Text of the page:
Interview with Ash Gupta, president, risk and information management group, chief risk officer, American Express

How do you foresee big data changing your industry?

Big data isn’t a tool of the future. It’s arrived and it is transforming financial services companies. Big data is an ecosystem comprised of data, analytics, technology and the customer. It allows us to leverage large data sets with powerful and efficient analytics and cutting edge technology, which help drive meaningful dialogue with customers.

This is having a powerful effect on our business – helping us improve service and risk management as well as transform to a driver of commerce between Card members and merchants. Fundamentally, big data is changing societies. It makes many of the basic tools modern societies have come to rely on possible – such as Google search, Google maps, Amazon recommendations. Our industry has to evolve to meet the needs of these societies that are accustomed to having solutions at their fingertips.

But regardless of how the ecosystem matures, American Express’ core values – serving our customers and maintaining our integrity – remain the same.

How is your competition using big data? 

Our competitors are banks as well as technology start-ups. Since so many technology start-ups are creating services with data, it’s difficult to point to one that is not using big data capabilities. Like American Express, our competitors are using big data to create customized offers for risk management and servicing purposes.

While start-ups are competitors, we look for ways to collaborate with them to improve our knowledge, drive innovation, build capabilities and find ways to deliver value to consumers.

What commercial advantage does big data bring to your business?

Information has always been core to American Express. We operate an integrated payments network. It is a closed-loop, end-to-end process that lets us analyze billions of transactions by more than 100 million Card Members at millions of merchants around the globe. Being able to use that information in a more robust way with the help of the big data ecosystem strengthens our closed loop. It creates new opportunities to drive commerce and serve customers across geographies.

It strengthens our risk management processes, helping ensure we remain a strong company in weak and strong economic cycles.

Big data is one of our most important tools in being the company we want to be – that identifies solutions to customers’ needs even before they are aware of them. It allows us to deliver what customers want today and what they may want in the future.

What challenges are there in working with big data?

Privacy and permissible purpose are paramount. We consider privacy and compliance with every big data use case. They must go hand-in-hand with big data innovation.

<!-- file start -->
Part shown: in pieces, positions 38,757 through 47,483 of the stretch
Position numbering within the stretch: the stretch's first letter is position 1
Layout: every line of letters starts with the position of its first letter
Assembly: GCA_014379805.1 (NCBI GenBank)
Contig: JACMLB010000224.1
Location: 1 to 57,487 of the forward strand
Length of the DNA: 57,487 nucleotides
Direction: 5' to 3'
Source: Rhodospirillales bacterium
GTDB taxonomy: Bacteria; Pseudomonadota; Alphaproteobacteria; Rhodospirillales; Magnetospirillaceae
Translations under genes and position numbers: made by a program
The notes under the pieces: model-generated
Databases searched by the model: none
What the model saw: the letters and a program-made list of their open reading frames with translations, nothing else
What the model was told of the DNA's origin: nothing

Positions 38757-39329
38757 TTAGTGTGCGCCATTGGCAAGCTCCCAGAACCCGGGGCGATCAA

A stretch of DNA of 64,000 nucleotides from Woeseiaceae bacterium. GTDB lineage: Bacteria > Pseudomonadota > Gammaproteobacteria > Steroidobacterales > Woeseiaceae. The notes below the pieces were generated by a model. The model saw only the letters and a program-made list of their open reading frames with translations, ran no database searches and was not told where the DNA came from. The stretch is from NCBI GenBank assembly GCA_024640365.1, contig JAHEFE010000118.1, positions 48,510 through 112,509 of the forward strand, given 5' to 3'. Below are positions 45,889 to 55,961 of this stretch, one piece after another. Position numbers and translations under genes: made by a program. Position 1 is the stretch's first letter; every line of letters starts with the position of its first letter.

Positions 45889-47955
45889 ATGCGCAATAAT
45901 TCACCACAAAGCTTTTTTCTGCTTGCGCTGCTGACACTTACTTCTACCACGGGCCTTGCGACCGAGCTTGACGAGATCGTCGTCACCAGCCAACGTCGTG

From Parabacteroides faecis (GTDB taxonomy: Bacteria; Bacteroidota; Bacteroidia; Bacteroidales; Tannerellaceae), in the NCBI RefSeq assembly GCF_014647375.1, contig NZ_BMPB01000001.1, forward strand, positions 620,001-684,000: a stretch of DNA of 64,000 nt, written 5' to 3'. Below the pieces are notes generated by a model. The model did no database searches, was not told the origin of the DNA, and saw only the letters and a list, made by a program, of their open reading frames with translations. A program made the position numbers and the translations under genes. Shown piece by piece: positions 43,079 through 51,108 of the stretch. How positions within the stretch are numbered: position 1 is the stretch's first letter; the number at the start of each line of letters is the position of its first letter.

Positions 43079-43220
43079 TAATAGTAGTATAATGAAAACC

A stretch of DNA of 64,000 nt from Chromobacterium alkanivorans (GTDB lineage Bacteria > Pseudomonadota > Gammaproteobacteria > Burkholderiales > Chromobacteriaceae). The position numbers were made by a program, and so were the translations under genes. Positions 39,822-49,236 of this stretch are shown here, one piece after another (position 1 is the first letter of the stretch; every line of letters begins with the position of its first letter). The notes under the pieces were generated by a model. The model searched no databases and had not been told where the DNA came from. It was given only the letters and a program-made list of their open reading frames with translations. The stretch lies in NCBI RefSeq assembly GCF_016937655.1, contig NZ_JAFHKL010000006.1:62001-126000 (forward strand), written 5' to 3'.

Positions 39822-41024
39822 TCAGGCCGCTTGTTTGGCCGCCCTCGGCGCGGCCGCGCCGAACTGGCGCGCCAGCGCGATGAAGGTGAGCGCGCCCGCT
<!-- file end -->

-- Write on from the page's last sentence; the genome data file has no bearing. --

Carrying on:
An ongoing challenge is balancing our big data investment between immediate needs and research or pie-in-the-sky ideas that will drive the next generation of capabilities. We can’t be seduced by one or the other.

One of my challenges is ensuring we are focused on driving outcomes that are helpful to customers, with shareholders being collateral beneficiaries.

How have your customers been delighted as a result of the insights you have gained from big data?

We have implemented big data use cases that are gaining traction with our customers. For example, our big data ecosystem powers our mobile “My Offers” platform, a feature on our mobile app where US Card Members can find and add offers from merchants. This platform leverages the company’s closed loop network, which connects Card Members and merchants while delivering value to both. We have been able to use the big data ecosystem to quickly analyze Card Member feedback emails and letters, and improve customer service.

Big data modelling is improving our accuracy in pinpointing fraudulent transactions while not disrupting genuine Card Member spend, something Card Members really want.

How has or will big data change the way you lead?

I have placed a emphasis on external collaboration. I recognize we cannot innovate all by ourselves. I spend a lot of my time thinking about how to work with partners and companies in the space. From a leadership perspective, it is important to communicate and collaborate to create company-wide excitement and promote learning. This includes having a two-way dialogue with our board, executive officers and thought-leaders in the industry about how big data is progressing at our company. We are learning together.

Less-tenured people on the team may possess more knowledge and wisdom about big data than others, and we need to create a culture that helps engage them in discussion and brings their ideas forward. I am aware of the importance of innovation and reacting to what is coming next. When I ponder questions like how can we top what we have done? How can we improve? How can we drive innovation? What will customers want in 10 years? These questions create excitement in my mind.